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Sweets are top notch and strawberries drizzled with tea-infused sugar syrup are a nice touch.
Sweets are top notch and strawberries drizzled with tea-infused sugar syrup are a nice touch.


Restaurant review: The Urban Tea Merchant Add to ...

As Alice in Wonderland wipes the box-office floor with its competitors' heads, it's also carving a trendy niche for the quaint customs of afternoon tea. To wit: The Fairmont Hotel Vancouver has just climbed aboard Tim Burton's fantastical bandwagon by unveiling an Underland-inspired Mad Hatter's Tea for the month of March, which includes Red and White Queen sandwiches and Eat Me chocolate-chip cupcakes, all for $36 a person.

But honestly, you'd have to be as dumb as a Tweedle to pay $48 a person for the Urban Tea Merchant's ridiculously overpriced Signature Afternoon Tea, given that there are similar spreads to be found all over Vancouver with just as much "muchness" for less.

The nearby Shangri-La Hotel Lobby Lounge, for example, charges $30 a person for its three-tiered tray of finger sandwiches, scones and pastries. The lavish afternoon tea at Kerrisdale's Secret Garden Tea Company, in which I had the pleasure of partaking last summer, costs $25.95. Even the stately afternoon tea service at the majestic Fairmont Empress Hotel in Victoria is less expensive, at $44 a person.

As the Caterpillar might have said: Who are you, Urban Tea Merchant, to be demanding such a queenly sum?

Owned by Karinna and Tom James, the new Urban Tea Merchant flagship is a downtown offshoot of the original West Vancouver locale in The Village at Park Royal.

Opened in early December, the sprawling 3,000-square-foot retail store and tea salon is housed in the base of the Grosvenor Building at West Georgia and Alberni streets.

The retail section is a sumptuously decorated shrine. Here you will find an exotic collection of Swarovski crystal-studded teapots, bamboo measuring spoons, fine Egyptian-cotton tablecloths, Linari room fragrances, African wood sculptures, French bonbons, music, books, a granite-topped tasting bar and a floor-to-ceiling library stacked with colourful tin canisters of aromatic Thé Ô Dor teas.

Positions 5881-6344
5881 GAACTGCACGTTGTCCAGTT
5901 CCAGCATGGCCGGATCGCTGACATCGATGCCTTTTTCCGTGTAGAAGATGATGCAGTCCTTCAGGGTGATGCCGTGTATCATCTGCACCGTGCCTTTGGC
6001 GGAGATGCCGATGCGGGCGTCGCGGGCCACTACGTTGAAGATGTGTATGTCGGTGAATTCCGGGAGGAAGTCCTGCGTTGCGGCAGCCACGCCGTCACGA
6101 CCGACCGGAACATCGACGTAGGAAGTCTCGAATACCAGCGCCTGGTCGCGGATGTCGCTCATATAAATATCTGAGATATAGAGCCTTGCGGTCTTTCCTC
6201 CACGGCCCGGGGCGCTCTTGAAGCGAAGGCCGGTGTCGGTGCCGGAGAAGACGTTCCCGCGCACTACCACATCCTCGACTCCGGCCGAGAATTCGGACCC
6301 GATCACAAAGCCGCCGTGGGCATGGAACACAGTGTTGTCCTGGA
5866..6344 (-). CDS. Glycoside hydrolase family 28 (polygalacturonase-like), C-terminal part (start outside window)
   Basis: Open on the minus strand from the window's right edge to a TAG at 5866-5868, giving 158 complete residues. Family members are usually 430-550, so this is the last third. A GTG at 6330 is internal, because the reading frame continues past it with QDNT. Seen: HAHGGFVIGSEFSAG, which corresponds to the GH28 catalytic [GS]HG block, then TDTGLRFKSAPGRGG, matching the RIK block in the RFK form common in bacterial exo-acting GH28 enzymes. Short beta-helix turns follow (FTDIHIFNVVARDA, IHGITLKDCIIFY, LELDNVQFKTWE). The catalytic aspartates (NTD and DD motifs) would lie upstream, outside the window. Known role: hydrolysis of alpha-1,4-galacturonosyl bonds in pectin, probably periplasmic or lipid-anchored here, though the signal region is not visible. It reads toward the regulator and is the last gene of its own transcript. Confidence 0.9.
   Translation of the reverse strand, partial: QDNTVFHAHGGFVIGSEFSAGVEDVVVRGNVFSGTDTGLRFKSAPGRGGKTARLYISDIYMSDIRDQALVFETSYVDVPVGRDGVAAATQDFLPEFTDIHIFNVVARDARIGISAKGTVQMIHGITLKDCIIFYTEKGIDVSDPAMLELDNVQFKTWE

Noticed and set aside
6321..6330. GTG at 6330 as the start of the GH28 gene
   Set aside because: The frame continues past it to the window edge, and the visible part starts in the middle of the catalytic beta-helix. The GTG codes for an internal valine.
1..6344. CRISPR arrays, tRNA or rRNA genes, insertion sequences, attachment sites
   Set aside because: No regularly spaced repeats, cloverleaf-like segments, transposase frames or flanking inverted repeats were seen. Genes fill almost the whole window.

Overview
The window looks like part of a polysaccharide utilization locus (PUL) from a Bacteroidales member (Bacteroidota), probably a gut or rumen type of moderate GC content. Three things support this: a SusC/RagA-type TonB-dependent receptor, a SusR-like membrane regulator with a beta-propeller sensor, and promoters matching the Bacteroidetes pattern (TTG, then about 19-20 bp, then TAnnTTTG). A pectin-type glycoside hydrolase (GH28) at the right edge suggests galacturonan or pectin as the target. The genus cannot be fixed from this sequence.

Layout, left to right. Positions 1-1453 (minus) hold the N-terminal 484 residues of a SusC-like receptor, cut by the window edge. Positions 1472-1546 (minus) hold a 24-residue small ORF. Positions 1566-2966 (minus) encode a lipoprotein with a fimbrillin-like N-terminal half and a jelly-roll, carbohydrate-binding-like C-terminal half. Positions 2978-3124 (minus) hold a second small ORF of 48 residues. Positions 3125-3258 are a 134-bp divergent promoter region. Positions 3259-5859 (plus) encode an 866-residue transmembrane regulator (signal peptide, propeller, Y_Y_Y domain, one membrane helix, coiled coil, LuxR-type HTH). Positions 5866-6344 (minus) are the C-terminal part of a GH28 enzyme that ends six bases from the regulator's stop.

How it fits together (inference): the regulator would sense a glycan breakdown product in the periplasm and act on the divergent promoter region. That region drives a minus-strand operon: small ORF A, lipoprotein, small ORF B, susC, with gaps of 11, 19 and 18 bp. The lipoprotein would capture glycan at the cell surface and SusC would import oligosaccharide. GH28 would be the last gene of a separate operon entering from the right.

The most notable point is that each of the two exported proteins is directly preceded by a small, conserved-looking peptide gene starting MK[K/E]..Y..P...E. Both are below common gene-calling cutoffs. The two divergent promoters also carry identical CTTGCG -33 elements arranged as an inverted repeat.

Alas, what you may not find is anyone's prompt attention. After wandering around the store for a few minutes, I find an unmarked entrance to the adjoining Salon de Thé behind the counter up a gently sloping ramp. I wait at the hostess stand for a few more minutes without seeing anyone, then return to the counter and wait another minute or so until I am finally greeted by a sales clerk.

As soon as I announce our reservation, service improves dramatically. The charming maître d' has held a corner window table for our party of three, which overlooks a beautiful courtyard blooming with what must be the most voluptuous cluster of cherry trees in the entire city. Beside the table, a soothing waterfall tinkles down a suspended string of cast-iron Japanese teapots. It's all very tranquil and spare.

The third person in our party arrives quite late. There's no rush, our waitress assures. Indeed, there's only one other table in the restaurant at the moment.

In addition to the Signature Afternoon Tea, the salon offers a West Coast ($29) and Petite ($25) tea option, each of which come with a smaller selection of savouries and sweets (about a third the size, or so we are told). There are also several à la carte quiches, cassoulets, cheese plates and sandwiches available for $12 to $18.

We decide to share a Signature Tea, for a supplemental $10 charge for the extra person, and add a side dish of tea-smoked chicken salad ($12). Our third friend, who is on a gluten-free cleanse, takes the Morning Service Tea with fresh fruit ($10).

The Thé Ô Dor teas are quite lovely. We sample a woodsy Carpe Diem rooibos, steeped with sweet notes of almond and wild strawberry; a delicate cherry-perfumed Kundalini de Hanami that delivers a deceptively strong kick; and the more traditional Mélange O, a black and green-tea blend lush with citrus fruits, figs and bergamot.

Service is very attentive with stylish flourishes. Our tea is poured in elegant swirls and accompanied with warm, frothed milk.

The sweets - a Thomas Haas sparkle cookie, an orange macaroon imported from France, a dark-chocolate dipped strawberry, a Charbonnel et Walker dusted-strawberry truffle and an exceptionally flaky walnut and almond pastry from a local bakery - are all top notch.

And there are several nice touches: an aperitif of chilled jasmine pearl tea in a champagne flute, strawberries drizzled with tea-infused sugar syrup, a thimble of silky-smooth tea gelée in place of jam.

But the single scone is ordinary and slightly dry. The finger sandwiches - smoked salmon, cucumber and curried egg - are all layered in the same white bread that must have been prepared well in advance and poorly wrapped, since they're hard around the edges.

When ordering the supplemental Chicken Tian, we specifically requested something that wouldn't be part of the regular service.

Lo and behold, the Signature Tea includes the exact same chicken salad in miniature pastry cups. The side salad is poorly matched with Lesley Stowe fruit crisps, so we order a mini baguette. It arrives warm, but tastes chewy and stale.

Two and half hours later, we have whiled away a dreamy, whimsical afternoon. But there are other places where this can be done just as pleasantly for far less.

The Urban Tea Merchant: 1070 West Georgia St., 604-692-0071

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